Estimates of governance for 213 countries Standard errors to assess the precision of the estimates Rule of thumb: cross-country differences in governance significant if 90% confidence regions don’t overlap Many small differences between countries not significant… But many larger differences are statistically significant 70% of all comparisons based on aggregate indicator... but only 30% of all comparisons based on individual indicators Precision of governance indicators has improved over time with more, and better, data sources

8 Control of Corruption Selected Countries, 2005 Margins of Error
Good Governance Margins of Error Governance Level Poor Governance Source for data: 'Governance Matters V: Governance Indicators for ’, D. Kaufmann, A. Kraay and M. Mastruzzi, September 2006. Note: Colors are assigned according to the following criteria: Dark Red, below 10th percentile rank among all countries in the world; Light Red between 10th and 25th; Orange, between 25th and 50th; Yellow, between 50th and 75th; Light Green between 75th and 90th; Dark Green above 90th.

9 Three Principles for Using Governance Indicators
All indicators have measurement error rely on variety of data sources reduce noise by aggregation There are no silver bullets subjective/perceptions vs. objective/statutory aggregate vs. individual indicators regular cross-national monitoring/research vs. detailed country diagnostics/country policy advice complements vs. substitutes Links from policy actions to outcomes are complex “actionable” versus “action-worthy” indicators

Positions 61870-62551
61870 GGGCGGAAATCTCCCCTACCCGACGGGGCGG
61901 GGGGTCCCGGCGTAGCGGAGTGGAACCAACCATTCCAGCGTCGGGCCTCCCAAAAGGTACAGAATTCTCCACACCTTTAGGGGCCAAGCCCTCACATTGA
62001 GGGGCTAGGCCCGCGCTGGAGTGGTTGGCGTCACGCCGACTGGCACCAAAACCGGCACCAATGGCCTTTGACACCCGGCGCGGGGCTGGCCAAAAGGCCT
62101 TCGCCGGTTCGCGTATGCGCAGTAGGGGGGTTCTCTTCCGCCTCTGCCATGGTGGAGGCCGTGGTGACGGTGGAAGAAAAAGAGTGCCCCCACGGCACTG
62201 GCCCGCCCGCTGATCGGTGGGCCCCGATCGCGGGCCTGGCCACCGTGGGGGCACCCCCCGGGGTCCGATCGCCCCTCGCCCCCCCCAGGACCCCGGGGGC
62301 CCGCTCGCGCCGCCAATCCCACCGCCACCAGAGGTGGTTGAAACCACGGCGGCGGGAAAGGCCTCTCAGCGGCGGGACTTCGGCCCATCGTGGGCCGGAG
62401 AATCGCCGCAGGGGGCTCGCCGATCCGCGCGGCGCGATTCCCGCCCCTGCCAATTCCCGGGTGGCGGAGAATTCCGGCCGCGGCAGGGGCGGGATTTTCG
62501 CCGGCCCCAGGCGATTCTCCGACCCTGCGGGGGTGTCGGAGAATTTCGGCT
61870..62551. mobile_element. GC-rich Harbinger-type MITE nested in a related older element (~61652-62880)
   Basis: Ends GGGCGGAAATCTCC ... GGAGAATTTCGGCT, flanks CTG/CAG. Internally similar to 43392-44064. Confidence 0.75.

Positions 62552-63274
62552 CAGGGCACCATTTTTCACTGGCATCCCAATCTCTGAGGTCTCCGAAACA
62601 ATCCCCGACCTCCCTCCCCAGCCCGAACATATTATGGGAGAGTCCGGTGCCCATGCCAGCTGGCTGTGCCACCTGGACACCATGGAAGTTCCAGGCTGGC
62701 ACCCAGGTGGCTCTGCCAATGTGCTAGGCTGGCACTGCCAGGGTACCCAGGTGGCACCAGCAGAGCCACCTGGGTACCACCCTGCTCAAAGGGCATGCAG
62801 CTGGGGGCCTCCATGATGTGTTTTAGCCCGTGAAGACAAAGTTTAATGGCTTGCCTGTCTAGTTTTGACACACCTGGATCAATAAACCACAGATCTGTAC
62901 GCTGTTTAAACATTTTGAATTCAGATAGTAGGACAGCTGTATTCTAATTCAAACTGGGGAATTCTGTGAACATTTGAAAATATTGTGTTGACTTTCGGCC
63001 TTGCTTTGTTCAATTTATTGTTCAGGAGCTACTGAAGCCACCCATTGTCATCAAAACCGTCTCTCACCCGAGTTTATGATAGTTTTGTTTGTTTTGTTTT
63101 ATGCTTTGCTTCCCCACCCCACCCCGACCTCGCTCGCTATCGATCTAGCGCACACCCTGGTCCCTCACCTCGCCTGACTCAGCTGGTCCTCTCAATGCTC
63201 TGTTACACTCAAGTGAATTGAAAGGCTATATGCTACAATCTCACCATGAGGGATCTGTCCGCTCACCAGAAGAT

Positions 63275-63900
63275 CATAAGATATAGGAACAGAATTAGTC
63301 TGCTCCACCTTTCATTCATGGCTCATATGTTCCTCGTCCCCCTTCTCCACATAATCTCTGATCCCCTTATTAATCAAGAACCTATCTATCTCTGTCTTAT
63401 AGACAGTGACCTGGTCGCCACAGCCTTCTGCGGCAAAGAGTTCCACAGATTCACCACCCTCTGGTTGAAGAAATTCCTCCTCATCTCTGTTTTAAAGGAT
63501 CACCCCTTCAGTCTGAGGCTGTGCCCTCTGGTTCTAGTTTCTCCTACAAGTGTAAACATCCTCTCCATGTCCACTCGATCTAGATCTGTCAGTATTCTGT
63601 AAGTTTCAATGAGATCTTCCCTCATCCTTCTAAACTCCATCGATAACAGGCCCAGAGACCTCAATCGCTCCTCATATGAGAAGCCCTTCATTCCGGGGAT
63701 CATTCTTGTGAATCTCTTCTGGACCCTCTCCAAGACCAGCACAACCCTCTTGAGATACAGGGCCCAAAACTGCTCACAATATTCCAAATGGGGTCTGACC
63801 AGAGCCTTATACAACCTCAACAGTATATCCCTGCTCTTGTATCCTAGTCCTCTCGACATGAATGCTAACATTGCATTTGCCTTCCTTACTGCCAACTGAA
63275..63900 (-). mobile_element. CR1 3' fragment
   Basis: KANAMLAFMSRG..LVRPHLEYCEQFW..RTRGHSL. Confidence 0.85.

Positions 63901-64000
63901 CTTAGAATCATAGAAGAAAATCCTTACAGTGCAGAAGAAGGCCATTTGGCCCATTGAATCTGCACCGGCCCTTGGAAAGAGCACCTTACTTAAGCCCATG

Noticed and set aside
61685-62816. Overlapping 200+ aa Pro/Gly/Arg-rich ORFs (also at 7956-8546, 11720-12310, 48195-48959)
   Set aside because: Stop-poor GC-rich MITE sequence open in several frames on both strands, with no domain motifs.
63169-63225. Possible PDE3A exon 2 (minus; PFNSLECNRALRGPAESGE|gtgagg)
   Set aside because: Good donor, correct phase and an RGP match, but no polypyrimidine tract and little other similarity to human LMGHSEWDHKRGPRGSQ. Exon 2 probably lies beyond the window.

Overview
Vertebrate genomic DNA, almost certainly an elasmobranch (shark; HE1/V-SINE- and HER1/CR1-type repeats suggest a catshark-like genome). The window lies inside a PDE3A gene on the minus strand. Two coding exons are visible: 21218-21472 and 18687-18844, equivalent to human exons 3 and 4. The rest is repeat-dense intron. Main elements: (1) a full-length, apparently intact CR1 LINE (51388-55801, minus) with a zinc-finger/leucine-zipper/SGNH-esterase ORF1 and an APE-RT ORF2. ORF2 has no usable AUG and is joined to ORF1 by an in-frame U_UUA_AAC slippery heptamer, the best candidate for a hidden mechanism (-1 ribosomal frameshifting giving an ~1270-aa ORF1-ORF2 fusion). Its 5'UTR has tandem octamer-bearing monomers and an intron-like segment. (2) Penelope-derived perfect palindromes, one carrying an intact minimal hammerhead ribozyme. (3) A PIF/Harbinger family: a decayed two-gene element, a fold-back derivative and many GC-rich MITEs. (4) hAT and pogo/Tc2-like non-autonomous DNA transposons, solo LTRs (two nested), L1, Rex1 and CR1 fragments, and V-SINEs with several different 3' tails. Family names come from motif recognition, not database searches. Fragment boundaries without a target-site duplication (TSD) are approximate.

10 1. All Indicators Have Measurement Error
Governance is difficult to observe directly, so all available measures are only proxies, e.g. Perceptions measures: Corruption in procurement? Confidence in the courts? Onerous regulation of entry for a new firm? Objective/Statutory measures Do regulations stipulate competitive bidding Do materials used match materials paid for? How many procedures to fire a worker?

11 1. Measurement Error, Cont’d
Two types of measurement error in any proxy: Errors in measuring specific proxies, e.g. sampling error in survey factual errors in objective measures differences of opinion Gaps between proxies and broader concepts, e.g. corruption in judiciary vs. overall graft business entry regulation vs. overall regime WGI (unusually!) reports explicit margins of error Yet margins of error are implicit in ‘objective’ and in individual subjective indicators – and they are large too

12 2. No Silver Bullets: a) Aggregate vs. Individual Indicators
Aggregate indicators have: broad country coverage (e.g. TI; WGI) more information on broad concepts of governance (potentially) can exhibit explicit margins of error Individual indicators are: easier to interpret (potentially) identify policy interventions Ideally use aggregate indicators that can be unbundled Multi-source: WGI aggregate & individual indicators Single-source: World Bank CPIA; and Global Integrity Index (GII)

13 Aggregate Governance Indicators for Chile [2005 vs. 1998]

14 Unbundling WGI Aggregate Indicators – Chile